Published on 02 Aug 2022

Silently Targeting Cancer

IAS@NTU Discovery Science Seminar by Nanyang Assistant Professor Melissa Fullwood | 29 July 2022

This webinar titled “Silently Targeting Cancer” with Nanyang Assistant Professor Melissa Fullwood was jointly organised by IAS NTU and the Graduate Students' Clubs of SBS, SPMS, and SCBE.

Cancer, the condition where cells within an individual grow in an uncontrolled manner, is the subject of much research aiming to understand how it arises and how to treat it. The process of how cancer arises can be understood as arising from mutations accumulating in the DNA of a cell, as well as accompanying changes in the amounts of certain genes that these cells transcribe. These transcriptomic changes are controlled by other genes with regulatory functions, known as enhancers and suppressors.

After introducing the current definition of cancer, reviewing the hallmarks of cancer, and going over treatment options, Prof Melissa spoke more specifically about her lab’s research into the epigenetics of cancer, specifically, the role of RNA enhancers and suppressors in the regulation of transcription. Using chromatin immunoprecipitation followed by sequencing, other researchers had been able to identify so-called super-enhancers that act as “master switches” that can activate many other switches, thus amplifying their effect while retaining specificity. With this in mind, Prof Melissa and her team went on to investigate the presence of the opposite: super-silencers that act as “off switches” for other silencers.

The specific silencers this group studied were methylated regions of the genome denoted H3K27me3, and they hypothesised that clusters of H3K27me3 could contain cooperating silencers that downregulate gene expression by looping to their target sites. But first, these H3K27me3-rich regions (MRRs) had to be mapped within the genome. By comparing ChIP-seq results with previously published silencer maps, they were able to find that the detected MRRs overlapped with known silencer elements significantly more than expected. Next, the group wanted to find if the genes interacting with these MRRs had lower expression than control genes, which would indicate the silencing function of MRRs. Indeed, there was significantly lower interaction of genes at all distances from the MRRs.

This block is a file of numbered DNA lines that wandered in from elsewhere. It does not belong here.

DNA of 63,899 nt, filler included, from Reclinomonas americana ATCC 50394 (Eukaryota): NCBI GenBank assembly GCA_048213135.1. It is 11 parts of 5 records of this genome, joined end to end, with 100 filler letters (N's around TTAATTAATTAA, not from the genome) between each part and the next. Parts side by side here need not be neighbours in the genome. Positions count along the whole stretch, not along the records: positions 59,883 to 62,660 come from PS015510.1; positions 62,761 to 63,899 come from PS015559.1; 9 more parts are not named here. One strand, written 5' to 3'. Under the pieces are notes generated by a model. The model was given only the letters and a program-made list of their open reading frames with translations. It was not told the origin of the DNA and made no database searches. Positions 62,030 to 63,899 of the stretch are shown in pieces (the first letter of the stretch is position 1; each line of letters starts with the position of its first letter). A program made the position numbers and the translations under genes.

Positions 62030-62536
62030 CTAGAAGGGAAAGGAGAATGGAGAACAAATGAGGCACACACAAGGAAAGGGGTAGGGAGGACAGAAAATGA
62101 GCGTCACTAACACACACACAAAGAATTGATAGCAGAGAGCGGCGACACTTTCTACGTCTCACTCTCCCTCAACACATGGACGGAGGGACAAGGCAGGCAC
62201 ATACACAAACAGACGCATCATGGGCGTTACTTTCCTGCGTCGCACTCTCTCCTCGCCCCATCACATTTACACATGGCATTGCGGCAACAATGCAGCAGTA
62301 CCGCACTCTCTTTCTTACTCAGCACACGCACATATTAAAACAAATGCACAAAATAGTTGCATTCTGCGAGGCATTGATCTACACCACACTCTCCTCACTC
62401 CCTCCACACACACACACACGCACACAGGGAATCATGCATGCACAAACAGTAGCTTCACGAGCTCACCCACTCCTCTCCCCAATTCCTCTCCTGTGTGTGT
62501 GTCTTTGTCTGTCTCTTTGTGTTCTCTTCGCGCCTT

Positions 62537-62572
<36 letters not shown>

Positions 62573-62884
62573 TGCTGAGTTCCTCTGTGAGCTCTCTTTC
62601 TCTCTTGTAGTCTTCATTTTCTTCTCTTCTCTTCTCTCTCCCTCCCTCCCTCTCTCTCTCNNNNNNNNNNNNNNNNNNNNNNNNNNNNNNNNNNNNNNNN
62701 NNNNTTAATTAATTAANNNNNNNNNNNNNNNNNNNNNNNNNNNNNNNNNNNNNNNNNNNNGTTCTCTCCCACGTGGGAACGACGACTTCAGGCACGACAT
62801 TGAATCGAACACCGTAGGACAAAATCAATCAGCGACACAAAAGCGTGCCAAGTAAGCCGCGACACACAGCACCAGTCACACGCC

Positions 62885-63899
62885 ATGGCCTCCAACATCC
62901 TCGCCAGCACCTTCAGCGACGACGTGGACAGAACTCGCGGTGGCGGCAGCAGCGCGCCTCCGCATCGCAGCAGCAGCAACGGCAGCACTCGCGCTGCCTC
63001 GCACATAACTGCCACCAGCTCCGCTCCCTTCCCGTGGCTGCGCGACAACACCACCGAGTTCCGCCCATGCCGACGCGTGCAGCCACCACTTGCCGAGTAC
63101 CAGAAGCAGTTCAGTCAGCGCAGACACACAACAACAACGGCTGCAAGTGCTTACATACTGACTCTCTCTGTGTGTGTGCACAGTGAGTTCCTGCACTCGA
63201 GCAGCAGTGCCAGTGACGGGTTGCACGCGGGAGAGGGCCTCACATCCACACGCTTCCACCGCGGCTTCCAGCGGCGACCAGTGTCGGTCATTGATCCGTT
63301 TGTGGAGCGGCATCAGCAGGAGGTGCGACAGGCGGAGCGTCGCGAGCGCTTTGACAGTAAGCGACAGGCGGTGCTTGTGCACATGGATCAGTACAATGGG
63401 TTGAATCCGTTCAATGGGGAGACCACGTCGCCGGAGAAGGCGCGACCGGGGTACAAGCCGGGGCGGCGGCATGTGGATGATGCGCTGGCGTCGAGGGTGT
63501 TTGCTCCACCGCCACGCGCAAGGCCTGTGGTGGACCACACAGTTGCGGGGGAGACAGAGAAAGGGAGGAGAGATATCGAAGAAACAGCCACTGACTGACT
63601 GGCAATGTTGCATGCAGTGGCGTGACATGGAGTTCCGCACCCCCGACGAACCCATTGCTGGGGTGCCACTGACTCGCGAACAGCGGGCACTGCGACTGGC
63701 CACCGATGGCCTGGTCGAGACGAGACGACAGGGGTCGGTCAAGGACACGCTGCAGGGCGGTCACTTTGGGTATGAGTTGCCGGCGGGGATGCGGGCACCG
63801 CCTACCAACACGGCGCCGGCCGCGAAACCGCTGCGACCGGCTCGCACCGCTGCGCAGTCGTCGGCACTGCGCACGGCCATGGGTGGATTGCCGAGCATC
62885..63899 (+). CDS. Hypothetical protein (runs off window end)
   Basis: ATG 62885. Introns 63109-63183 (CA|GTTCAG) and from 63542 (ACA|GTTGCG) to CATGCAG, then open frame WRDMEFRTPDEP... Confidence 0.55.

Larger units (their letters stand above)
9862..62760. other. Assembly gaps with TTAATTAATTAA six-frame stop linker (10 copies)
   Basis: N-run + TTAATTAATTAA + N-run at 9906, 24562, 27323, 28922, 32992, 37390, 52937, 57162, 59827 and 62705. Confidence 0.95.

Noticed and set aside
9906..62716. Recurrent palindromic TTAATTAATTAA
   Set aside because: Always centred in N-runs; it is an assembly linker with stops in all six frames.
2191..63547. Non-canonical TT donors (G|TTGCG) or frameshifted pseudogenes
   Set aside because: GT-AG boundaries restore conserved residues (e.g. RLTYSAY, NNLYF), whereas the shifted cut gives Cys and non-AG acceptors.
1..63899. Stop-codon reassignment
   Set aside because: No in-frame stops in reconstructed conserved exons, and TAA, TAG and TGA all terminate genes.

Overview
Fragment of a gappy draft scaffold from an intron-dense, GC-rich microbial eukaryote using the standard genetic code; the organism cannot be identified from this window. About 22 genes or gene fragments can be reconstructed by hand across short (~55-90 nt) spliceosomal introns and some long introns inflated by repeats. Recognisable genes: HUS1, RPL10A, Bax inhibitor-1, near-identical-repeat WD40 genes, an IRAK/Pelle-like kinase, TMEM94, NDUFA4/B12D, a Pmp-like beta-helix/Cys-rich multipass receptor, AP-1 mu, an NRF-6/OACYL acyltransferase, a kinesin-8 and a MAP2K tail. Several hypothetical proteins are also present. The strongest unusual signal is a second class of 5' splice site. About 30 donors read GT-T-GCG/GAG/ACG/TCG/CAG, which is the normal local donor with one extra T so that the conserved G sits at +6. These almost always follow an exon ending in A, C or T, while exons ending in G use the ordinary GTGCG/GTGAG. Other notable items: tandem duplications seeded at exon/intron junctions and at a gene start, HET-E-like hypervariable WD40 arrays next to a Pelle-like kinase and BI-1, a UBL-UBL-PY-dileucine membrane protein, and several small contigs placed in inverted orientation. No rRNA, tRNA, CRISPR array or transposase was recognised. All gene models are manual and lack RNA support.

Hence, it was established that MRRs play a role in deactivating certain genes, so what happens if the MRRs are removed? Prof Melissa and her team used gene editing to remove MRR-A1, and observed that cells that lacked it were consistently more cancerous. Further experimentation indicated that MRR1 and MRR2 have tumor-suppressing properties and can cooperate synergistically to cause an even greater overall suppression effect.

Finally, Prof Melissa and her lab wanted to know if this silencer activity could be manipulated by drug treatment. By inhibiting the enzyme that deposits H3K27me3 on DNA, they were able to disrupt the chromatin architecture of cancer cells. As a result of this treatment, the cancer cells treated produced genes leading to cell death, thus halting the progression of cancer’s uncontrolled growth.

This new research from Prof Melissa's lab shows exciting possibilities for targeting cancer epigenetically. By targeting the “off switches” for genes that cause cancer, especially the master switches, cancer cells can be effectively controlled. 

Josephine Boentoro | SBS Graduate Students’ Club